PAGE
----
Journal Basic Info

  • Impact Factor: 1.995**
  • H-Index: 8
  • ISSN: 2474-1647
  • DOI: 10.25107/2474-1647
**Impact Factor calculated based on Google Scholar Citations. Please contact us for any more details.

Major Scope

  •  Orthopaedic Surgery
  •  Neurological Surgery
  •  Vascular Surgery
  •  General Surgery
  •  Oral and Maxillofacial Surgery
  •  Robotic Surgery
  •  Otolaryngology - Head and Neck Surgery
  •  Gynecological Surgery

Abstract

Citation: Clin Surg. 2017;2(1):1397.Case Report | Open Access

Refractory Odontogenic Infection Associated to Candida Albicans: A Case Report

Daya A Mikhail, Mederos Heidi BS and McClure Shawn

Department of Oral and Maxillofacial Surgery, Nova Southeastern University /Broward Health Medical Center, USA

*Correspondance to: Daya A Mikhail 

 PDF  Full Text DOI: 10.25107/2474-1647.1397

Abstract

Background: Multifascial space infections from an odontogenic origin have been attributed to a different number of microorganisms. These infections can be serious, involving multiple deep spaces in the head and neck, and potentially compromising the airway. Fungal etiology including C. albicans has been reported in the past as a rare agent involving multifascial space infections.Case Description: We present an unusual case of a severe deep space infection associated with carious teeth numbers 31 and 32. This specific infection proved to be resistant to multiple antibiotic therapy and required incision and drainage on two different occasions. After the initial surgery, the patient remained febrile with an elevated white blood cell count; thus, the patient was taken to the operating room again for a re-drainage and new cultures. Cultures obtained during the second surgery were positive for C. albicans. The patient was responsive to antifungal therapy, showing quick improvement in his condition.Conclusion: Although multiple factors could have contributed to this patient’s vulnerability to odontogenic infection of fungal etiology including history of alcoholism and broad spectrum antibiotic therapy, it remains an infrequent finding in the literature. This case illustrates the need to consider a fungal cause in patients with odontogenic infections who are not responsive to broad spectrum antibiotics and surgical drainage.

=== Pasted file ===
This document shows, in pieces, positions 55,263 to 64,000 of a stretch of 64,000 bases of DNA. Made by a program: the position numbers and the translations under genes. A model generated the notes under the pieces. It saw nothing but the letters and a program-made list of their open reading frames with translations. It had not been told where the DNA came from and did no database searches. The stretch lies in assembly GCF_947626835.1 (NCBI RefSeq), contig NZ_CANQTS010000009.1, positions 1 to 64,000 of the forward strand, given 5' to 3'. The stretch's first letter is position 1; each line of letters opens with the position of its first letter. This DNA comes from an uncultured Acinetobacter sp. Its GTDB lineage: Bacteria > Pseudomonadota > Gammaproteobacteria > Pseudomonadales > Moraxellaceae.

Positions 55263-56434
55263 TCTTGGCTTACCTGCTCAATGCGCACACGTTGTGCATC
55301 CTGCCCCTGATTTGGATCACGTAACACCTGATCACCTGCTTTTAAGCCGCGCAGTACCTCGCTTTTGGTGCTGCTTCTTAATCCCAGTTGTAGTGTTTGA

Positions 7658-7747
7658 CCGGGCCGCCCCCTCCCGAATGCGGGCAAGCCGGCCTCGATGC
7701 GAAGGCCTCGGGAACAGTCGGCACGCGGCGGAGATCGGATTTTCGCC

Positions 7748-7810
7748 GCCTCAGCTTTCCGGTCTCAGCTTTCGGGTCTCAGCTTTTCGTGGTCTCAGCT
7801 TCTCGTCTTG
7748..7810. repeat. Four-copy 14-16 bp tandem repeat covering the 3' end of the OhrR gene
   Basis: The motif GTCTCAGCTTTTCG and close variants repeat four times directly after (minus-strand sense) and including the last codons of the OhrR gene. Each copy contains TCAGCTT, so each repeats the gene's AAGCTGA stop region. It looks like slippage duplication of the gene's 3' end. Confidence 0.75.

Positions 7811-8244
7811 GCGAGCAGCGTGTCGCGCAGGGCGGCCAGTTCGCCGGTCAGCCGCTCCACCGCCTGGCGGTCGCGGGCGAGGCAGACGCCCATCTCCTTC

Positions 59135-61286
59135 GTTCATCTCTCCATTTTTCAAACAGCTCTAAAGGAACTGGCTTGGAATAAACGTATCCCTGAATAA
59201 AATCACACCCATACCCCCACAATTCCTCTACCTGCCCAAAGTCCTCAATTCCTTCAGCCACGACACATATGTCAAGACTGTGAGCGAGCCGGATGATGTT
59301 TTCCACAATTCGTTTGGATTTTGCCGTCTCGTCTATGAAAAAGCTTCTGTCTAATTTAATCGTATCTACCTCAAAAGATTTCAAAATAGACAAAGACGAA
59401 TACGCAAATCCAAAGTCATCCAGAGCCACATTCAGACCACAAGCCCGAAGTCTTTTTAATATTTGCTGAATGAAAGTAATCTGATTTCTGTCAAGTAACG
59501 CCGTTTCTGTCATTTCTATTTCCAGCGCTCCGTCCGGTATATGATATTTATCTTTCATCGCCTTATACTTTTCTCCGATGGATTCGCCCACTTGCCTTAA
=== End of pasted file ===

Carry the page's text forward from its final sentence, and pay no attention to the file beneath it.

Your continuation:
Keywords

Odontogenic infection; Candida albicans; Microorganisms

Cite the article

Mikhail DA, Mederos Heidi BS, McClure Shawn. Refractory Odontogenic Infection Associated to Candida Albicans: A Case Report. Clin Surg. 2017; 2: 1397.

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